Business

Wall Street banks are looking at a “new normal” for trading revenues after a fantastic two years




A street sign, Wall Street, is seen outside the New York Stock Exchange (NYSE) in New York City, New York, USA, January 3, 2019. REUTERS / Shannon Stapleton / File Photo

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NEW YORK, Jan. 19 (Reuters) – Wall Street banks expect trading revenues to settle to a “new normal” somewhere between pre-pandemic levels and the heights of the past two years, top executives and analysts say.

A massive inflow of cash to the capital markets from the Federal Reserve led to unparalleled liquidity and trading activity through the pandemic as investors sought opportunities to make money. But trading revenues at leading Wall Street banks fell in the fourth quarter as markets normalized and the Fed scaled back its asset purchases. read more

Banks with large trading desks such as Goldman Sachs (GS.N), JPMorgan (JPM.N) and Morgan Stanley (MS.N) have been the biggest beneficiaries of market volatility, which has enabled traders to enjoy their best period since 2007. -09 financial crisis.

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Now they are faced with the realization that the favorable market backdrop will not last forever.

“None of us could have foreseen the environment we have lived through the last two years and especially the environment this year, which was obviously a significant tailwind for our business,” Goldman Sachs CEO David Solomon told analysts after the bank published Tuesday earnings that were lower than market forecasts. read more

“We in no way see it as a permanent environment that will continue at this pace,” Solomon said.

He added that the bank continued to see “reasonable” activity in 2022, and that the business could thrive regardless of market conditions.

Leaders of rival JPMorgan Chase & Co (JPM.N) struck a similar tone last Friday after the country’s largest bank posted results that disappointed. read more

“In our key case, markets and banks normalized somewhat in 2022 compared to their respective record years of 2020 and 2021 and resume modest growth thereafter,” CFO Jeremy Barnum told analysts.

Barnum said that trading volumes will remain high in 2022.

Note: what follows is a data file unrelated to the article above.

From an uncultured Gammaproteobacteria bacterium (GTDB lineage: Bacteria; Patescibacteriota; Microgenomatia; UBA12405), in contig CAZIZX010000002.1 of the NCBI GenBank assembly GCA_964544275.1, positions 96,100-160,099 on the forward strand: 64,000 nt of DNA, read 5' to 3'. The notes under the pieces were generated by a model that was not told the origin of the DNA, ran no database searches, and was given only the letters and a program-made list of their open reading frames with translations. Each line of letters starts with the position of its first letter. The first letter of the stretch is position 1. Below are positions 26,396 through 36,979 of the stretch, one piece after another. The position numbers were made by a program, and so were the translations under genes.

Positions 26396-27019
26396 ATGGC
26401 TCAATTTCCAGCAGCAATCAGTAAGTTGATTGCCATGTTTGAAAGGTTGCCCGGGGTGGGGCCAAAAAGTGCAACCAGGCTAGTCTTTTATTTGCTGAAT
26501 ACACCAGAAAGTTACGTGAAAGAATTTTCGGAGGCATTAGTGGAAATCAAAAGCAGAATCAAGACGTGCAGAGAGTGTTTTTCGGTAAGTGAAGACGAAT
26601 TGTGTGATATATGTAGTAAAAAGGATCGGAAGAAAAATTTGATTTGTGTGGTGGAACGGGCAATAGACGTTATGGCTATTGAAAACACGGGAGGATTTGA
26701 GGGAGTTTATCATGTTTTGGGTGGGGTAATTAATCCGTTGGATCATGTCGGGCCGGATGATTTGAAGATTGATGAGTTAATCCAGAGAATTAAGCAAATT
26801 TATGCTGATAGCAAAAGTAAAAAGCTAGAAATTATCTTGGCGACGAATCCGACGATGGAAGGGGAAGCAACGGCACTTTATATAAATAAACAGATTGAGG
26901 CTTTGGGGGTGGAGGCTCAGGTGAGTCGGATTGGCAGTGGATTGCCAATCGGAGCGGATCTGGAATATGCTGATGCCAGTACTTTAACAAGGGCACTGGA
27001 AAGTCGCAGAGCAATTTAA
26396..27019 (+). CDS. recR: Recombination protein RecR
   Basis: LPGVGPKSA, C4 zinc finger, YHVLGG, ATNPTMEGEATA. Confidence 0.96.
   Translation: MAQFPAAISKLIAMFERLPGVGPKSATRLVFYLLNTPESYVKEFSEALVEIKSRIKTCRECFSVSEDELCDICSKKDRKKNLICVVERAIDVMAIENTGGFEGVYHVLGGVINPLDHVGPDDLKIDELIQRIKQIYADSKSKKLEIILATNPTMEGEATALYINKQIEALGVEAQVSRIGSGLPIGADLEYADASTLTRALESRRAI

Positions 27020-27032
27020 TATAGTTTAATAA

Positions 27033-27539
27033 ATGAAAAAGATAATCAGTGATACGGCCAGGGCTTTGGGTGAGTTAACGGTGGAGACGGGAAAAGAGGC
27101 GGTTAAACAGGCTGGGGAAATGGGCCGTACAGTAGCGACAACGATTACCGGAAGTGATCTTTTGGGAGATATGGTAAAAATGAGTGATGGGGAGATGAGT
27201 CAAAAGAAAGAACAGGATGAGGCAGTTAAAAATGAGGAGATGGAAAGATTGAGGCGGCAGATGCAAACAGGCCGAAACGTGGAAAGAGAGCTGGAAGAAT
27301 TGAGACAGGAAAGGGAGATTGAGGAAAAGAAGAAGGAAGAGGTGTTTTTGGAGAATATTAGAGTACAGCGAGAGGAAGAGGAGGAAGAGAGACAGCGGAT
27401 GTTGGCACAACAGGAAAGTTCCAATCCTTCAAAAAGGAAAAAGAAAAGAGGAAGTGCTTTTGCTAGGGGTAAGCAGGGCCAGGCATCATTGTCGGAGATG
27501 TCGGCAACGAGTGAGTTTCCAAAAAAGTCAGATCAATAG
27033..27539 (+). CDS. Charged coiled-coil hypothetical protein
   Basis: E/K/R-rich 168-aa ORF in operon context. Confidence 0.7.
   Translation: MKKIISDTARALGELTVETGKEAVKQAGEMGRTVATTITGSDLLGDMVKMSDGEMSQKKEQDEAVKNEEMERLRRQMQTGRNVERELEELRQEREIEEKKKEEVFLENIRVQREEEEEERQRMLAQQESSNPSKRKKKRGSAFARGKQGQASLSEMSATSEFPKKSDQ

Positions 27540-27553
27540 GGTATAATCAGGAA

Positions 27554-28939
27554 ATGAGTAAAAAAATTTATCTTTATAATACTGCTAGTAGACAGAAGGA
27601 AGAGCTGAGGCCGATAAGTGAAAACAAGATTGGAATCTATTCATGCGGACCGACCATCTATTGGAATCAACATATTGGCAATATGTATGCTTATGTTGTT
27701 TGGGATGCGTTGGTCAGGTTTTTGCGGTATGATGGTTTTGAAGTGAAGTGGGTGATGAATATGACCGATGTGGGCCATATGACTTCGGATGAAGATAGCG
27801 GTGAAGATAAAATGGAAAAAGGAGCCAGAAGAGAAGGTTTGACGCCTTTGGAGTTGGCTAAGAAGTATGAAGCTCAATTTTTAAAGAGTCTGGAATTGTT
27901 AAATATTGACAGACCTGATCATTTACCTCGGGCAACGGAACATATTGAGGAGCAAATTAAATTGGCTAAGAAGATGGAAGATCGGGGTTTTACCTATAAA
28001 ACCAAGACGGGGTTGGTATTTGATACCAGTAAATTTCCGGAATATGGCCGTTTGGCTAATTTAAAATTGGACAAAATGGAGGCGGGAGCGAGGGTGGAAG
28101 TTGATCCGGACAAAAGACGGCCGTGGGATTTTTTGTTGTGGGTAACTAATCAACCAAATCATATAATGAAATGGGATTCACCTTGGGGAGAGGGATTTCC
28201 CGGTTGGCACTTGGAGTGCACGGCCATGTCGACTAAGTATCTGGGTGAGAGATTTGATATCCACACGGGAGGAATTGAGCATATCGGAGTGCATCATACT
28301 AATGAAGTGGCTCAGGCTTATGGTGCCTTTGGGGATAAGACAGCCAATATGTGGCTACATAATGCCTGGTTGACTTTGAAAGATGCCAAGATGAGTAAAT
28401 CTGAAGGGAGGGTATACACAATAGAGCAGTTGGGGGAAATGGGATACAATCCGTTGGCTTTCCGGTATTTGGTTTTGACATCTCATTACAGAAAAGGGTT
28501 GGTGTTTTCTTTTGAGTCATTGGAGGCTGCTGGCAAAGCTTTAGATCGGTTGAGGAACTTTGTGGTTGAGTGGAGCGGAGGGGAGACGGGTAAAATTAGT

“The beginning of an interest rate hike cycle can be quite healthy for interest income in particular,” he said.

Analysts also expect the general environment to remain positive for trading activity, albeit below levels over the past two years.

“Children from 2020 and 2021 are quite tall,” said Devin Ryan, an analyst at JMP Securities, part of Citizens Financial Group. “We will probably see some normalization and the industry is trying to figure out what that normalization will look like.”

On Wednesday, Morgan Stanley said trading revenues fell 26% in the fourth quarter. While stock trading income rose by 13%, these gains were obliterated by a 31% decline in interest income, the bank said. read more

Leaders of Goldman Sachs, JPMorgan and Morgan Stanley have stressed their confidence in holding on to increases in market share achieved during the pandemic, partly as a result of European banks’ withdrawal.

Goldman, in particular, has focused on doing more trading on behalf of its largest corporate clients.

“It’s still upside for us from a wallet sharing perspective, when we look at the broad customer base,” Solomon said. “We want to take a more sustainable share from the opportunities the market provides.”

Most analysts believe the outlook for trading companies is better than people had anticipated.

“The outlook for trade is more optimistic,” said Kush Goel, a senior analyst at Neuberger Berman in New York. “It does not go back to 2019.”

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Reporting by Matt Scuffham in New York Editing by Matthew Lewis

Our standards: Thomson Reuters Trust Principles.



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